Jacob Richardson | 18/02/2019
A dark comedy constantly at odds with its own tone, that never manages to achieve a strong payoff.
Nels Coxman (Liam Neeson) is an upstanding citizen; a snow plough driver who clears a vital transport path in the small town of Kehoe, outside Denver. When Nels’ son is taken out by a murderous drug dealer, he must abandon the simple, snow-ploughing job he has held for so long and take up arms in an effort to find out what happened to his boy. Little does he know, his spontaneous call to violence will thrust him into the middle of a gangland war between a city-slicking gangster and a native american drug cartel.
Cold Pursuit is a consistently disappointing film. Billed as a dark comedy, it is neither funny enough nor violent enough to ever truly satisfy your craving, and instead leaves you with a sense of ‘so what?’.
Liam Neeson seems to be going through the motions here. While undoubtedly streets ahead of his lethargic turn in Taken 3, here he never seems able to muster up the energy to make his rage convincing. Further, elements of his performance are actually quite touching, particularly a montage showing his rapid stockholm-syndrome-esque bond with a hostage he takes. Pieces like this remind us not just of Neeson’s ability to act, but also the fact that he is unequivocally due a more dramatic, meatier piece.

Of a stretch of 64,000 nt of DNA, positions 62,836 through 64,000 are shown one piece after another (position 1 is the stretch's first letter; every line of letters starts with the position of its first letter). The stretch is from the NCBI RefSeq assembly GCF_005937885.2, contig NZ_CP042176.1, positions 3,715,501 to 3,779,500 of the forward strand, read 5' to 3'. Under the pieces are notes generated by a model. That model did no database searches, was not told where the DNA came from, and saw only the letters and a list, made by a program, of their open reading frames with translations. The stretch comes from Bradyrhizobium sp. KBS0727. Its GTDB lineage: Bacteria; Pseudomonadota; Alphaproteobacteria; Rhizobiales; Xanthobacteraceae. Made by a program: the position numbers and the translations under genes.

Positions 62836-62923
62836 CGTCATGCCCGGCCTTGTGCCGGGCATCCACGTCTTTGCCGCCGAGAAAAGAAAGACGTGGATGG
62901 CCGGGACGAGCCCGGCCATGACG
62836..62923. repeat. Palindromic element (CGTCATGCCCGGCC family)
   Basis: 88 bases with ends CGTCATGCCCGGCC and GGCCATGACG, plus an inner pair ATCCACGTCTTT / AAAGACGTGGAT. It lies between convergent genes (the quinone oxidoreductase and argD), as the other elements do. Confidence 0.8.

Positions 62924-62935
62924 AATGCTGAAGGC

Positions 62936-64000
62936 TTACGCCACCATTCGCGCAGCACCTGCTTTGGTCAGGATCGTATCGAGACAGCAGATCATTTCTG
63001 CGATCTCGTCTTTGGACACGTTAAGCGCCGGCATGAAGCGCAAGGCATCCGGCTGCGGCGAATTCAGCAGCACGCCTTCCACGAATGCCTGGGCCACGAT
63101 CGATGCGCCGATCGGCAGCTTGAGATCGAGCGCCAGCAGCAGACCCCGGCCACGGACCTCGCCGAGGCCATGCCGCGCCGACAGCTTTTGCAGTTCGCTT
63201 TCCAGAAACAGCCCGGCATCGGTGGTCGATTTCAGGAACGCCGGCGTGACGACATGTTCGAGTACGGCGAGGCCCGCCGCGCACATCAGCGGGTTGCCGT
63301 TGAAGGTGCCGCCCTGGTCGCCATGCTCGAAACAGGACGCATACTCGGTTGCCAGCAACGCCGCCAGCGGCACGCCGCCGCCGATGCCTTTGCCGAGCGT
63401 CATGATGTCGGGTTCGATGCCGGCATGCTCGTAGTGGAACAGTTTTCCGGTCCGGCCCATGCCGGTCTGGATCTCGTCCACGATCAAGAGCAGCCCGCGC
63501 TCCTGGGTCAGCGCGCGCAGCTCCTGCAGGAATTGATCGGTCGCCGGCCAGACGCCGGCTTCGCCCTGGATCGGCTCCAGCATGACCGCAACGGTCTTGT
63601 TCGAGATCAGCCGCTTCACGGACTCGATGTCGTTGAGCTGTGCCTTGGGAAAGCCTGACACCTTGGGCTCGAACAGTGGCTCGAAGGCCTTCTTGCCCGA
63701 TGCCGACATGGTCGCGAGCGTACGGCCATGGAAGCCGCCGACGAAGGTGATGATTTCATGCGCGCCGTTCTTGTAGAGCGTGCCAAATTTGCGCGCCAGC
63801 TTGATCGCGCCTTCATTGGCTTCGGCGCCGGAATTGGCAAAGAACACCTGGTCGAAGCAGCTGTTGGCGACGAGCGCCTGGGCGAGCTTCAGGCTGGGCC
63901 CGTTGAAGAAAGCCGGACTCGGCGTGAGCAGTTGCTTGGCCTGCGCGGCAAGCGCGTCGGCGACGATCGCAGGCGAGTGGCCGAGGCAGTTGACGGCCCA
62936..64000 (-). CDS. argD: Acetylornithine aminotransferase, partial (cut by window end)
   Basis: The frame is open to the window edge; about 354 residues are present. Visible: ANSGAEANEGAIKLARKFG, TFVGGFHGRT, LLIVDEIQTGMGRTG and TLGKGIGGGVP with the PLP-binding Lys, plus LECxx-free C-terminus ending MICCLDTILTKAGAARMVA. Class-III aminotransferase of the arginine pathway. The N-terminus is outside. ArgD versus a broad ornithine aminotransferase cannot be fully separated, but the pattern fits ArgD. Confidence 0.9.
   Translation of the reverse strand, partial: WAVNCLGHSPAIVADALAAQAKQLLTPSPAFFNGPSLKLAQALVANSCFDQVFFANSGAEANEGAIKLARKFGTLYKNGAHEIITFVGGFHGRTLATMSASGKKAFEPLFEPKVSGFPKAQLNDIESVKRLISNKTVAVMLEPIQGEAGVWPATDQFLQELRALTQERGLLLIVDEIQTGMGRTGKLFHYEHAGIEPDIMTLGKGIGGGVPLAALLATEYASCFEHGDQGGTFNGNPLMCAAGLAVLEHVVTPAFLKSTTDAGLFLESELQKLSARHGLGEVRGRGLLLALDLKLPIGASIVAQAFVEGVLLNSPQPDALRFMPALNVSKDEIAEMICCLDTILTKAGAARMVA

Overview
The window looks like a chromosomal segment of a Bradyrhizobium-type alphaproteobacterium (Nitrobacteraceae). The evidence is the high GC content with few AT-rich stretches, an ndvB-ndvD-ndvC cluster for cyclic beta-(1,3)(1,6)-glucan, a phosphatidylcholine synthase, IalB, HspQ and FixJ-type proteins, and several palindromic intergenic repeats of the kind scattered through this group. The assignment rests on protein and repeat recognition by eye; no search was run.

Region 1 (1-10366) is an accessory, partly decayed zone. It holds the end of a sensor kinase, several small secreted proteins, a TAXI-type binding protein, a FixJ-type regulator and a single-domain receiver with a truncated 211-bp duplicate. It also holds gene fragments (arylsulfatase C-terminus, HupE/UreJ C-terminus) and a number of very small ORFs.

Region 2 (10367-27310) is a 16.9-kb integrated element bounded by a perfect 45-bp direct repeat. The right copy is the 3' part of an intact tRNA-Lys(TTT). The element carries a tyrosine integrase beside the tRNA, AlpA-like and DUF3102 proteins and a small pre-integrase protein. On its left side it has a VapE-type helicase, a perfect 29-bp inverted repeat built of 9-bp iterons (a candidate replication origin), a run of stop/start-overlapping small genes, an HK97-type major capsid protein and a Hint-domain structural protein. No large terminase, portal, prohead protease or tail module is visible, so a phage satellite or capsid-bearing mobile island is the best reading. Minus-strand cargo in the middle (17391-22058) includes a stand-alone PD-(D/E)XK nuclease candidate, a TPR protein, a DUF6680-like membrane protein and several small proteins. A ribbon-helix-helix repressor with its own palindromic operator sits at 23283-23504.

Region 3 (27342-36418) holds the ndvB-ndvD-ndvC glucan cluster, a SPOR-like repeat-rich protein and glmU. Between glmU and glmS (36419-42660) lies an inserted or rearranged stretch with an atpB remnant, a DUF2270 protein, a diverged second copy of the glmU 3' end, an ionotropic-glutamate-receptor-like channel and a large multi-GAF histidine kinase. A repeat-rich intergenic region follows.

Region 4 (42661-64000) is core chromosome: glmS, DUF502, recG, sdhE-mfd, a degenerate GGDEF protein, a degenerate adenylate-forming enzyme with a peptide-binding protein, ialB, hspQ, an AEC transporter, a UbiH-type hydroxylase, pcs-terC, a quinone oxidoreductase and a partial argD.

Shockingly, Neeson is actually the best part of this movie. He is surrounded by a largely incompetent supporting cast, particularly in the form of Tom Bateman’s Trevor ‘Viking’ Calcote, who frequently makes the film feel B-movie quality. He heads up an array of revolving baddies, who never make much impression (except in a particularly ill-thought out moment of tokenistic inclusivity between two homosexual hit men). Indeed, this sense of the ‘day player’ is strewn across both antagonist and protagonist characters, with the wife of Nels Coxman, played by Laura Dern, exiting stage left so early it is a wonder she was even included in the films trailers.
It is only Emmy Rossum as an eager detective and Julia Jones as the mob bosses’ ex-wife that really make any impression. They form two pillars of a triumvirate of slight redemption, saving Cold Pursuit from a bleak and frosty abyss. The other? Just how bloody fun it is to watch Liam Neeson finally murder someone with that snow plough.
An underwhelming black comedy, that isn’t helped by a revolving door approach to character development. Not fun nor funny enough to leave any lasting impression.